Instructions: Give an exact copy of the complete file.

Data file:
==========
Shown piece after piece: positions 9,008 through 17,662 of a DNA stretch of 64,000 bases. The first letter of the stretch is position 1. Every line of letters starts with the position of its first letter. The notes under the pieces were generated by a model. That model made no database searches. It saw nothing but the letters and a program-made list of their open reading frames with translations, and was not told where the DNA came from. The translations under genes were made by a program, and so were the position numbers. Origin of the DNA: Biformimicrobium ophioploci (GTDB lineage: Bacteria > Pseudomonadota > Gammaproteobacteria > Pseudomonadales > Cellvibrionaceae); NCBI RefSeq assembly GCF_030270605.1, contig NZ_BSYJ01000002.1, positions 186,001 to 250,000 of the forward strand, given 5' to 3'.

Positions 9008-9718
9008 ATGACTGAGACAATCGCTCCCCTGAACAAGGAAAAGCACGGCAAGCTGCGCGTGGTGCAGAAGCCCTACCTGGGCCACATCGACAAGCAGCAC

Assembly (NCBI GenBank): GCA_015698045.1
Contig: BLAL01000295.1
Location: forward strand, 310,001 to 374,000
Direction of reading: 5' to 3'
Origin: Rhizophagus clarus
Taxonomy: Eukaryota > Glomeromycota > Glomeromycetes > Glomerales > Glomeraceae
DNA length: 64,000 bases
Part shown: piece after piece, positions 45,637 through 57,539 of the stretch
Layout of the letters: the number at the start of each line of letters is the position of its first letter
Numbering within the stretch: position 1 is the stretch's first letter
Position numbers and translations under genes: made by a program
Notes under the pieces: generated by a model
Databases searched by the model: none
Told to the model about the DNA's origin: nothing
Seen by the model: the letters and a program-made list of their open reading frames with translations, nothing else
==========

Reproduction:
Shown piece after piece: positions 9,008 through 17,662 of a DNA stretch of 64,000 bases. The first letter of the stretch is position 1. Every line of letters starts with the position of its first letter. The notes under the pieces were generated by a model. That model made no database searches. It saw nothing but the letters and a program-made list of their open reading frames with translations, and was not told where the DNA came from. The translations under genes were made by a program, and so were the position numbers. Origin of the DNA: Biformimicrobium ophioploci (GTDB lineage: Bacteria > Pseudomonadota > Gammaproteobacteria > Pseudomonadales > Cellvibrionaceae); NCBI RefSeq assembly GCF_030270605.1, contig NZ_BSYJ01000002.1, positions 186,001 to 250,000 of the forward strand, given 5' to 3'.

Positions 9008-9718
9008 ATGACTGAGACAATCGCTCCCCTGAACAAGGAAAAGCACGGCAAGCTGCGCGTGGTGCAGAAGCCCTACCTGGGCCACATCGACAAGCAGCAC

Assembly (NCBI GenBank): GCA_015698045.1
Contig: BLAL01000295.1
Location: forward strand, 310,001 to 374,000
Direction of reading: 5' to 3'
Origin: Rhizophagus clarus
Taxonomy: Eukaryota > Glomeromycota > Glomeromycetes > Glomerales > Glomeraceae
DNA length: 64,000 bases
Part shown: piece after piece, positions 45,637 through 57,539 of the stretch
Layout of the letters: the number at the start of each line of letters is the position of its first letter
Numbering within the stretch: position 1 is the stretch's first letter
Position numbers and translations under genes: made by a program
Notes under the pieces: generated by a model
Databases searched by the model: none
Told to the model about the DNA's origin: nothing
Seen by the model: the letters and a program-made list of their open reading frames with translations, nothing else